Iraq War 20 Years On: How the US Failed Kurdish Politics

By Theo Mitchell

Twenty years ago, American-led forces launched their fateful invasion of Iraq: a campaign of devastating shock and awe that shattered the Iraqi state and overthrew Saddam’s dictatorship in under two months. The story, one of Iraqi disintegration, sectarian conflict, and ultimately American failure to produce a flourishing democracy, is by now well known. However, the painful legacy of the invasion in ‘Arab’ Iraq is very different from how it is remembered positively in the north of ‘Kurdish’ Iraq (Southern Kurdistan / Bashur).

An unprecedented level of Kurdish autonomy was institutionalized in the Iraqi constitution, and while Arab Iraq fractured and fell into civil conflict, the Kurdistan Region of Iraq (KRI) experienced rapid economic development and enjoyed relative stability. Hence, the US invasion and subsequent US policy towards the KRI thereafter, is perceived by many in Bashur to be a net positive. The emergence of a Kurdish quasi-state on the global stage with a flag and foreign dignitaries paying visits, is also seen by many long-oppressed Kurds as the stepping stone to a one-day independent Greater Kurdistan of all four occupied regions.

Despite this, polling shows that in recent years, Kurds living under the Kurdistan Regional Government (KRG) are more pessimistic about the future, while also believing that their government is less democratic, less free, and less accountable compared to Iraqis in any other regions of the country. The democratic deficit and growing economic inequality of the KRG is well-documented, yet the role of the US and the West since the 2003 invasion in creating and amplifying these conditions is under-analyzed. The US has a long history of invasions and half-hearted efforts at neo-liberal post-conflict reconstruction where democratization and nation-state building is often the least important agenda on their policy objectives. The examples of post-WWII reconstructions of Japan and Germany are often seen as the epitome of US neo-liberal state-building, yet these success have not been replicated – partly owning to the homogenous nations within these states – and since the geopolitical terrain of post-WWII is significantly different to the previous eras. Indeed, US neo-liberal state-building has demonstrated that they often undermine the organic process of post-conflict stabilization, development and democratization and leave harmful long-term and counter-productive residues. The colossal  failures in neo-liberal US interventionism and the subsequent state-building failures in cases such as Afghanistan, across the African continent, as well as Latin America are all evidence of similar dynamics.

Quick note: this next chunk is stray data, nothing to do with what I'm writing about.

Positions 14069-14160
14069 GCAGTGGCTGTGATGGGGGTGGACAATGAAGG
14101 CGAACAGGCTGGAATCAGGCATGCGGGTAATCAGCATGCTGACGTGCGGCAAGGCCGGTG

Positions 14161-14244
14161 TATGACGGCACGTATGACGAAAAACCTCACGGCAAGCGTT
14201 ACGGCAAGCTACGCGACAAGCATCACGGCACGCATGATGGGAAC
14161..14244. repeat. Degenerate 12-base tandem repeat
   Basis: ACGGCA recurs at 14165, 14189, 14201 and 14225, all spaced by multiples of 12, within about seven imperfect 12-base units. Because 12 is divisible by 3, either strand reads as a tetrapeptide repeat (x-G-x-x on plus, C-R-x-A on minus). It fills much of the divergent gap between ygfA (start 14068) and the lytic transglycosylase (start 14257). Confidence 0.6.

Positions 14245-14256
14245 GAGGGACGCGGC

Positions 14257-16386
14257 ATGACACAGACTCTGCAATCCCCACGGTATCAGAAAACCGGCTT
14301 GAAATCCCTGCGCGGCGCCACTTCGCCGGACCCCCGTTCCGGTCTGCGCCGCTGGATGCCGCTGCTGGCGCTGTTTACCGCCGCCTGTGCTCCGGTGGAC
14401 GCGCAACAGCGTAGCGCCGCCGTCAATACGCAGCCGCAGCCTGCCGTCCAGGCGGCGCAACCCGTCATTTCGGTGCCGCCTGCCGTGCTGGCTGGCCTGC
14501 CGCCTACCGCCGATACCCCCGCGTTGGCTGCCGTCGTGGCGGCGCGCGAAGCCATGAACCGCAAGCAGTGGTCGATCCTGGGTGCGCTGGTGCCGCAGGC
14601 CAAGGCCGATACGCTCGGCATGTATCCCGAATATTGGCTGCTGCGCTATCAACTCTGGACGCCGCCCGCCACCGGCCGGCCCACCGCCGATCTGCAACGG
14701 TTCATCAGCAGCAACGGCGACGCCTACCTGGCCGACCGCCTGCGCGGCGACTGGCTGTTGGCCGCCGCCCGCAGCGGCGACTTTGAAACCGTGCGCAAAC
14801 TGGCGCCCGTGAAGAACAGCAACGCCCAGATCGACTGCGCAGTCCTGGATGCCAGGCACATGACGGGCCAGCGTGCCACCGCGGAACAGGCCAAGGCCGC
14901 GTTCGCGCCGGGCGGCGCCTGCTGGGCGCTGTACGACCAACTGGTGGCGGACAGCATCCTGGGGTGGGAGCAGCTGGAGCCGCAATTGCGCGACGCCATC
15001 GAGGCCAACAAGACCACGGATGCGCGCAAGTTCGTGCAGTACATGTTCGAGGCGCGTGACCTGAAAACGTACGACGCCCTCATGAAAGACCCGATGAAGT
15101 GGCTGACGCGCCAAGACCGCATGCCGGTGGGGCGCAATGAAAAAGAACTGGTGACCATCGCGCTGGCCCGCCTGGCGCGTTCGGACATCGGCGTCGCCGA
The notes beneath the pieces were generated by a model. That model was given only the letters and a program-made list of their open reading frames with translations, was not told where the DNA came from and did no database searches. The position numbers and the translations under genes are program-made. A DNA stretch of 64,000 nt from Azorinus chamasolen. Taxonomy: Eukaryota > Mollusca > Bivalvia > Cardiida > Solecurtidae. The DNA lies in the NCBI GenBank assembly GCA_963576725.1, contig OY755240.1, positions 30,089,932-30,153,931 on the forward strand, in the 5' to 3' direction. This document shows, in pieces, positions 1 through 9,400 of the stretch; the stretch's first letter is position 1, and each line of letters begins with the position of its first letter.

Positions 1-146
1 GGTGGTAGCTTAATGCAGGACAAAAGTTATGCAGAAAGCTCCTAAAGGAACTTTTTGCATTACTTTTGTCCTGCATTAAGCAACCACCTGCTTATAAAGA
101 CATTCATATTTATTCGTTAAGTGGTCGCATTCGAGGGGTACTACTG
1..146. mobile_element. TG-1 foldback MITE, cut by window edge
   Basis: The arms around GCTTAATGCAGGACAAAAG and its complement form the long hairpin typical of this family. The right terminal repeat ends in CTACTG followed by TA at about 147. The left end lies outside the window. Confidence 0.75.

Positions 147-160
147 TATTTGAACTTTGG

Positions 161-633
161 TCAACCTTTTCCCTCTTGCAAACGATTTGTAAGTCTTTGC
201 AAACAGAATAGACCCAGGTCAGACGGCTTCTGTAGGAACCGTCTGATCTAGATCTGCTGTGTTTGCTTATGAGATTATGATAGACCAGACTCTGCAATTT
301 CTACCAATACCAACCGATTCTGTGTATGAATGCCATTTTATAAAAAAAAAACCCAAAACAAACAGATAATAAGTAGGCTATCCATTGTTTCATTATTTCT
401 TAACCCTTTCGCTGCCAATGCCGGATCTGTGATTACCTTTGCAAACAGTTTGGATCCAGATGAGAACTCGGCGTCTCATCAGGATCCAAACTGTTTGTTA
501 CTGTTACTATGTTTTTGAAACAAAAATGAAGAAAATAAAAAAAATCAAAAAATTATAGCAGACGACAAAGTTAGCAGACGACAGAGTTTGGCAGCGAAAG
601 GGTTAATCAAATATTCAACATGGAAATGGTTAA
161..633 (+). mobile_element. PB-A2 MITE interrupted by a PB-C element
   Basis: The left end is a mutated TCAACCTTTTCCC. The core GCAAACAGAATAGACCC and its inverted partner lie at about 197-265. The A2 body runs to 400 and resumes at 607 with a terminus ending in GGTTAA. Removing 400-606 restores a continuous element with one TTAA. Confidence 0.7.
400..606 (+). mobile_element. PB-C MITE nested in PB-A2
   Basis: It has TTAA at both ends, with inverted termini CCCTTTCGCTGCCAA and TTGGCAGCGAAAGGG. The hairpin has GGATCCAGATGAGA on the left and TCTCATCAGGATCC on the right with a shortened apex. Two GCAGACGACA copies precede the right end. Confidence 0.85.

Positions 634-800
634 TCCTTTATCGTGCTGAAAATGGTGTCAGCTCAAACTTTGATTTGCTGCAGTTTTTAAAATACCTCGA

This is very much the case in the KRI post-2003 invasion of Iraq, where the US interference and outright self-interested policy agendas resulted in crippling the democratic capacity of the region. Perhaps it is not surprising that the US – a hyper-capitalist two-party state beholden to business interests, that does not allow for political third parties – would replicate and prefer that blueprint in the KRG. Resultingly, the purpose of this article is to examine the post-war political processes in the KRI and the extent to which the US is responsible for their emergence.

Institutionalized Autonomy

By the time of the 2003 American invasion, the KRI’s autonomy had already existed for 12 years, with relatively free (though perhaps not entirely fair) elections in 1992 and an economy increasingly decoupled from the rest of Iraq. Removing Saddam’s brutal regime undoubtedly removed the threat of another Anfal Genocide – which had destroyed thousands of Kurdish villages, left tens of thousands dead, and infamously saw chemical weapons dropped on the Kurds in Halabja. But what immediate politico-economic and institutional impact did the invasion have on Kurdish Iraqi politics?

While the KRG existed in practice from 1991-2003, following the mass devastation of the Anfal campaign, the invasion changed the institutionalization of Kurdish Iraqi autonomy, as the rule KDP-PUK duopoly was made into a legal reality with international recognition. As a result, the Kurdistan Democratic Party (KDP) and Patriotic Union of Kurdistan (PUK) would essentially each geographically control half of Southern Kurdistan in their ‘yellow’ and ‘green’ zones respectively. This process of local actors taking advantage of power vacuums to consolidate their personal gains is however not unique to the KRI and tends to be reproduced widely across the field following post-conflict reconstructions. Indeed, according to academics: